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First Nations seek safety upgrade for B.C. harbour after pair of floatplane crashes

Second Tofino incident in less than three months sparks call to Transport Canada for improvements
Fishing boats on the fourth street dock in Tofino sway from side-to-side with the heavy rain and wind after the tsunami warning ends, on Tuesday, Jan. 23, 2018. THE CANADIAN PRESS/Melissa Renwick

The council that advocates for 14 First Nations on Vancouver Island is demanding Transport Canada review the laws, regulations and policies governing harbour activity in Tofino, B.C., after a second float plane crash in less than three months.

The Nuu-chah-nulth Tribal Council says in a written statement that the situation is too grave to wait for possible Transportation Safety Board recommendations related to float plane accidents on Monday and on July 26th.

In Monday’s crash, a float plane with five people aboard flipped and began to sink after clipping a water taxi while landing. The July crash involved a Cessna carrying five people that lost control on takeoff and overturned in shallow water.

All aboard in both events were rescued.

The safety board is investigating the July crash and gathering information to determine if the latest event warrants a more detailed probe.

Both happened in a busy section of Tofino’s harbour that the tribal council says is travelled every day by many Nuu-chah-nulth people, and the council says regulations must be upgraded because they are “not sufficient” to prevent repeated occurrences.

Fishboats, water taxis, float planes and other vessels use the harbour, and tribal council vice president Mariah Charleson says the airlines and Transport Canada must step up to ensure it remains safe for all users.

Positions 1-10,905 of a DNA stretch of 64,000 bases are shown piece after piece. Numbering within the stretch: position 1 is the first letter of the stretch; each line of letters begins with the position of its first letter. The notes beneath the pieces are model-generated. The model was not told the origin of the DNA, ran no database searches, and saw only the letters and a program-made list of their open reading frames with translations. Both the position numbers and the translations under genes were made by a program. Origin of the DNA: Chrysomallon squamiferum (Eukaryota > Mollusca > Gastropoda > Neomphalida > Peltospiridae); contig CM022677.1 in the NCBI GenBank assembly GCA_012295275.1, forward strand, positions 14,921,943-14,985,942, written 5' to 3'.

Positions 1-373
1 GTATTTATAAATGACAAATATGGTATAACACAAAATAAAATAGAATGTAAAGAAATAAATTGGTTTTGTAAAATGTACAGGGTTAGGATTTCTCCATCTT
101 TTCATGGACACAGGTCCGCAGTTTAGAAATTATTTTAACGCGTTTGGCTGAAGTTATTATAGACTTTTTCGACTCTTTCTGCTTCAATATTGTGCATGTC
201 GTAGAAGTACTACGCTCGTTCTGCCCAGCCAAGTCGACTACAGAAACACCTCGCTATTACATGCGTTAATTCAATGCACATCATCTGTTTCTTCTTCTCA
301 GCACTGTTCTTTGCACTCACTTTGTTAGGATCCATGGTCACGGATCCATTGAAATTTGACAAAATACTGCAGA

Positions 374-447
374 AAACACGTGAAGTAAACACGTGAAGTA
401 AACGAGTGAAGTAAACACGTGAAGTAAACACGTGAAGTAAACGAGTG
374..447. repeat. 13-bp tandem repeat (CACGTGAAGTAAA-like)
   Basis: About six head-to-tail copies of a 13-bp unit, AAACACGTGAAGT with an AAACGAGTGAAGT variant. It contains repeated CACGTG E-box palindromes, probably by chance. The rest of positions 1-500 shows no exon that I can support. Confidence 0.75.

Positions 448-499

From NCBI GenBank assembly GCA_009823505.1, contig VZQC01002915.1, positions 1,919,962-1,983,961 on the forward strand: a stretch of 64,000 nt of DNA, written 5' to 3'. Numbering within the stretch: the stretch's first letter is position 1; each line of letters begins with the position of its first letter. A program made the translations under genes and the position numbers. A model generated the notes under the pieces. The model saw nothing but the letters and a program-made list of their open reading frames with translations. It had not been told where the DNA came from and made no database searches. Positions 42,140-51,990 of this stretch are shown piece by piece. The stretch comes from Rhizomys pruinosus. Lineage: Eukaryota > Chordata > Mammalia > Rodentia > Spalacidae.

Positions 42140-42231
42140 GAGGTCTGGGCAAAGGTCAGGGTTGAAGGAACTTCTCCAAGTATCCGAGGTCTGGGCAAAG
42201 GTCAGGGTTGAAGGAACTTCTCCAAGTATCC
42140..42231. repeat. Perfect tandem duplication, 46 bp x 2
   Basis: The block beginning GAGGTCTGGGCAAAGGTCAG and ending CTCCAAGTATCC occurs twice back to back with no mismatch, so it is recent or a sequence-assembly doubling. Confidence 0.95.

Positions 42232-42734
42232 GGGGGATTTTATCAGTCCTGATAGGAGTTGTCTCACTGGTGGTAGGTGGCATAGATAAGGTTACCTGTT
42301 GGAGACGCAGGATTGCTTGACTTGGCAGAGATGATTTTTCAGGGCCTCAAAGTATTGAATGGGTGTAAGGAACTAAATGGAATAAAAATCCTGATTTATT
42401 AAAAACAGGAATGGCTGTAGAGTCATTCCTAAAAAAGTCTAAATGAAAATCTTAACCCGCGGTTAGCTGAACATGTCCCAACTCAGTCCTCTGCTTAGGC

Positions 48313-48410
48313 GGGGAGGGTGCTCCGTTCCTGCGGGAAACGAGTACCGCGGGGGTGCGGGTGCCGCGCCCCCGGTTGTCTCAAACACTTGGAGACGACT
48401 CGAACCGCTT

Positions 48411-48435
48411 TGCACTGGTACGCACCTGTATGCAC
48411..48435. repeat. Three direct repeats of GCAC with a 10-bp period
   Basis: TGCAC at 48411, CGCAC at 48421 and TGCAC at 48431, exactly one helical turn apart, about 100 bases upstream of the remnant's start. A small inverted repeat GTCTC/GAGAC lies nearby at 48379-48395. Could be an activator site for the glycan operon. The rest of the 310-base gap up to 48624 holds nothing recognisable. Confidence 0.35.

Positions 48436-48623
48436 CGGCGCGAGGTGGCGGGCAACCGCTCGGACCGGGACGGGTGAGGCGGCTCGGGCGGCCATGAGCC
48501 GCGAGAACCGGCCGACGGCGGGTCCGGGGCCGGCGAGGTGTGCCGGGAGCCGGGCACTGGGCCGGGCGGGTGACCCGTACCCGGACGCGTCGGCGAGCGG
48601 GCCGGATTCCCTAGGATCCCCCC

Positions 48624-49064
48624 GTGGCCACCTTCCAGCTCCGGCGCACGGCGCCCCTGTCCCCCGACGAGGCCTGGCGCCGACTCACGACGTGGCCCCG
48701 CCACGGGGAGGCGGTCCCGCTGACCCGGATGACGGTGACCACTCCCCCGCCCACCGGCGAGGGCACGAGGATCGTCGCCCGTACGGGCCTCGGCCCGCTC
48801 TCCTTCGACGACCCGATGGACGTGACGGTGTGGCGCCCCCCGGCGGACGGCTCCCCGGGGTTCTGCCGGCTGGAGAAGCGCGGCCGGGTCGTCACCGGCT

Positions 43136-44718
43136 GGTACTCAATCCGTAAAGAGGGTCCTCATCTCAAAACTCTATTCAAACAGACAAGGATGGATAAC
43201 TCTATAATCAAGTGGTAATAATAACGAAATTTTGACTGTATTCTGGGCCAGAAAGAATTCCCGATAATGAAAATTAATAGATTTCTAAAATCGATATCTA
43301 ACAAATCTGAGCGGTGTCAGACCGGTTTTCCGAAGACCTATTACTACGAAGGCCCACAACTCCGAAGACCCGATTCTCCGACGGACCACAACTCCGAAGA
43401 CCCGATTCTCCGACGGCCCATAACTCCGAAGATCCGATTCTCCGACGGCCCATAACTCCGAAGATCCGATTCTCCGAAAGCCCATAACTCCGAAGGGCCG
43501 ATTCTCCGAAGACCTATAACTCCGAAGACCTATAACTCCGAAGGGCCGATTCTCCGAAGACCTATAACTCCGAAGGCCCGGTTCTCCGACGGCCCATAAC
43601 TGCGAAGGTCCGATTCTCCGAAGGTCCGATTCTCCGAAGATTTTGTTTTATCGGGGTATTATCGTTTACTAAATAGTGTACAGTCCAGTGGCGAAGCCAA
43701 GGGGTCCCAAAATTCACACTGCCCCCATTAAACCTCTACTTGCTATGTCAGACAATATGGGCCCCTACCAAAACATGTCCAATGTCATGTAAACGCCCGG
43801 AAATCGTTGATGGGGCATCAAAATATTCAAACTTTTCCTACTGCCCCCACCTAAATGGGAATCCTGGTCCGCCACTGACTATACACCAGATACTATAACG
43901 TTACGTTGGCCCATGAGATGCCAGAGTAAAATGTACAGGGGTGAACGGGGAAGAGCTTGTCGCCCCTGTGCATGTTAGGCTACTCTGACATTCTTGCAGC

Tribal council president Judith Sayers was aboard the small plane that crashed in July and says she was trapped, upside-down, with her head underwater. She believes she would have drowned if her son, who was also a passenger, had not pulled her out of the wreckage.

“Now the lives of two of our (tribal council) employees were endangered in this second accident,” Sayers says in the statement. “We need changes now so no more lives are at risk.”

The tribal council statement praises the “selfless and heroic” actions of Ahousaht skipper Ken Brown, who responded to Monday’s crash and pulled most of those aboard to safety as the plane quickly filled with water.

“Understanding that the airlines and water taxis in Tofino are a vital service that connects many of our remote communities to essential services, we cannot always rely on the heroics of local First Nations to respond to such tragic events (because they) may not be on the scene at the right time,” the statement says.

The Transportation Safety Board website shows its investigation of the July event is now in the report phase but it is ranked as a Class 4 investigation, meaning the report will not contain findings or recommendations.

The board is still deciding on its next steps following Monday’s crash.

—The Canadian Press

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